Last week, there was all the discussion about the minor league top prospects. On Friday night, the Washington Nationals had two of MLB.com’s top 50 prospects in right-handed pitcher Lucas Giolito and outfielder Michael Taylor. ESPN’s Keith Law had the Nats as the ninth best farm system in all of baseball.
Today, I want to focus on the depth the team has in terms of two top outfield prospects. While Taylor is #42 according to MLB.com, including sixth on the top ten outfielders list, I want to focus on another player that is number nine on Baseball America’s list of the top ten prospects in the organization, outfielder Brian Goodwin.
Goodwin was the 34th pick by the Washington Nationals in the 2011 MLB Draft out of Miami-Dade college. While he is only 24-years old, Goodwin has had a solid minor league career up to this point, including being a MILB organization All-Star in 2012, when he made it up to double-A Harrisburg in his first professional season.
From 2012-2013, the left-handed hitting outfielder had decent numbers in Harrisburg, hitting .244 with 15 home runs and 54 RBI’s. Goodwin is known more for his speed. His 19 stolen bases in 2013 were second on the Harrisburg team, one behind Billy Burns and Steven Souza Jr and third in on-base percentage (.355).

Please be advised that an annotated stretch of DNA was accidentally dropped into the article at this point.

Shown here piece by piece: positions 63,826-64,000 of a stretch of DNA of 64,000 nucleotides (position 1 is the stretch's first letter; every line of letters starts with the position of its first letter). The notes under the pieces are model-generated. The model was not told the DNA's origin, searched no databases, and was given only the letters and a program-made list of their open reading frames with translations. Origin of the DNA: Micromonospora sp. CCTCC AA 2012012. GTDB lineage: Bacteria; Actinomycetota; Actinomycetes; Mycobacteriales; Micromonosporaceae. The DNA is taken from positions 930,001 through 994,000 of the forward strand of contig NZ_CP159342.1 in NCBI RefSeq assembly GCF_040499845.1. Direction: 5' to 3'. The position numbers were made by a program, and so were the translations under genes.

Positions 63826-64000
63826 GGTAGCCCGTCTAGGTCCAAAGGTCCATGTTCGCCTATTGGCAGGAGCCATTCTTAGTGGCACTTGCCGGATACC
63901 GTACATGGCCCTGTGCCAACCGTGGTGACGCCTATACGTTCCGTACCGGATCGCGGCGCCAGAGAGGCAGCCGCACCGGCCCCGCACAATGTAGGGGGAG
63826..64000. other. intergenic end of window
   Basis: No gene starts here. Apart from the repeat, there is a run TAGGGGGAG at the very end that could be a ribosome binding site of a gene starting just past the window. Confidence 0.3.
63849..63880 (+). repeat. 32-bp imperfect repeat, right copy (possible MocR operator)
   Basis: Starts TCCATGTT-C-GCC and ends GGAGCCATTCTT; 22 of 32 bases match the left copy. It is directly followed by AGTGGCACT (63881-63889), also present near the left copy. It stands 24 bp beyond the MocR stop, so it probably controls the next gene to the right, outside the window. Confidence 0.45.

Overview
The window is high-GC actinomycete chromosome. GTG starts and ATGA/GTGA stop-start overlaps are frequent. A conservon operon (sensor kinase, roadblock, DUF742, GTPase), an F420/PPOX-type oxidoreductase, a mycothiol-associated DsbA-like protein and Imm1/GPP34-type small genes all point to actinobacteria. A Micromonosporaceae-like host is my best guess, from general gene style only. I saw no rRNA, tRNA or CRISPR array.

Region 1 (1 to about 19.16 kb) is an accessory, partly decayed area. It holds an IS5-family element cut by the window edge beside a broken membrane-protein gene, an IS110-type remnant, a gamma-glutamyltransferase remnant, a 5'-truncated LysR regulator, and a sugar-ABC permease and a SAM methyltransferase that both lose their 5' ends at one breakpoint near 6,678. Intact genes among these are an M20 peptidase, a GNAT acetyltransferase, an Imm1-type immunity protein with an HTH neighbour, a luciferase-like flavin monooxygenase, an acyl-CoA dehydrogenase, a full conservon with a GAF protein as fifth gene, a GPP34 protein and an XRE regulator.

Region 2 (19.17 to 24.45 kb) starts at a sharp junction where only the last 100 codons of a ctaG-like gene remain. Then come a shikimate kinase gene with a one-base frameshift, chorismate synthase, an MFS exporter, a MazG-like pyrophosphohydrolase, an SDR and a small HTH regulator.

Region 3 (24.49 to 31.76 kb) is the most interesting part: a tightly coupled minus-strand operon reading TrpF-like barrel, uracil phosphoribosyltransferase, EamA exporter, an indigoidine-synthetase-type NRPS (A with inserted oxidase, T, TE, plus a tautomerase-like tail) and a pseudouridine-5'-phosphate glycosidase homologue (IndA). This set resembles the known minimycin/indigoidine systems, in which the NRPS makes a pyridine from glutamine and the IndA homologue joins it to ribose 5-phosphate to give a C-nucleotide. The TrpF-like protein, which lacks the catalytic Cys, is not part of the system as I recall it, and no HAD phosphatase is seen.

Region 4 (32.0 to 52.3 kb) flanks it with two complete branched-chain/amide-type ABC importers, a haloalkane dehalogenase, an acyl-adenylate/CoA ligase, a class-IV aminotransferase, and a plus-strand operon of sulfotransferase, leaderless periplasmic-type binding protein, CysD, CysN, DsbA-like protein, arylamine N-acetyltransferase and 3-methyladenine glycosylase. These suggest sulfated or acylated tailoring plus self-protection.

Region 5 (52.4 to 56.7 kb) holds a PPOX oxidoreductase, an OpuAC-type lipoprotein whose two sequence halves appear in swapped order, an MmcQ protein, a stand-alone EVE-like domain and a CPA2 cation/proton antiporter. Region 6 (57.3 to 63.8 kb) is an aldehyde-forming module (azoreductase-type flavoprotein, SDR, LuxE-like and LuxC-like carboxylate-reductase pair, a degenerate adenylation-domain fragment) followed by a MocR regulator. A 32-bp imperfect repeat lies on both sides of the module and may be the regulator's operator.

Last season, Goodwin got the chance to play at triple-A for the Syracuse Chiefs. However, Goodwin struggled against more advanced pitching, hitting a mere .219 with four home runs and 32 RBI’s. He had a .342 on-base percentage and stole six bases in ten attempts.
Against lefties, Goodwin has been anything but stellar, hitting .193 in 31 at-bats. Nevertheless, getting on-base seems to be a habit with this prospect because he can work the count and get a free pass. His 50 walks last year in Syracuse were second behind Souza Jr. (52).
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When I compare these two outfield prospects, the one thing that is similar about them is the strikeouts. Michael Taylor had 130 strikeouts in 98 games for Harrisburg, but Goodwin also had a high K total. His 95 strikeouts in 81 games for Syracuse was second on the team, one behind Brandon Laird (96) for the team lead.
Taylor has better power as well with 22 home runs in double-A, but his power has not shone thru at either Syracuse or the Major League level with one home run in each. The 23-year old seems to be the better glove in the outfield, but both play some strong defense.
When I look at the speed portion of both players, the two outfielders each take an aggressive approach when it comes to stealing bases. stealing 34 bases in 42 attempts a season ago.
It is clear that Taylor is the center fielder of the future as of right now, but Goodwin has room to grow as well. In a farm system that is very deep in terms of pitching, Goodwin and Taylor are two of the best position players in the system.
If Goodwin can have a good season in Syracuse in 2015, he could be what Taylor is now, he could at the very least, become a good piece for the Nationals to trade to get a player that can help them win now. Regardless, the bat has to improve if Goodwin wants to find his way as a Top 100 prospect in the game.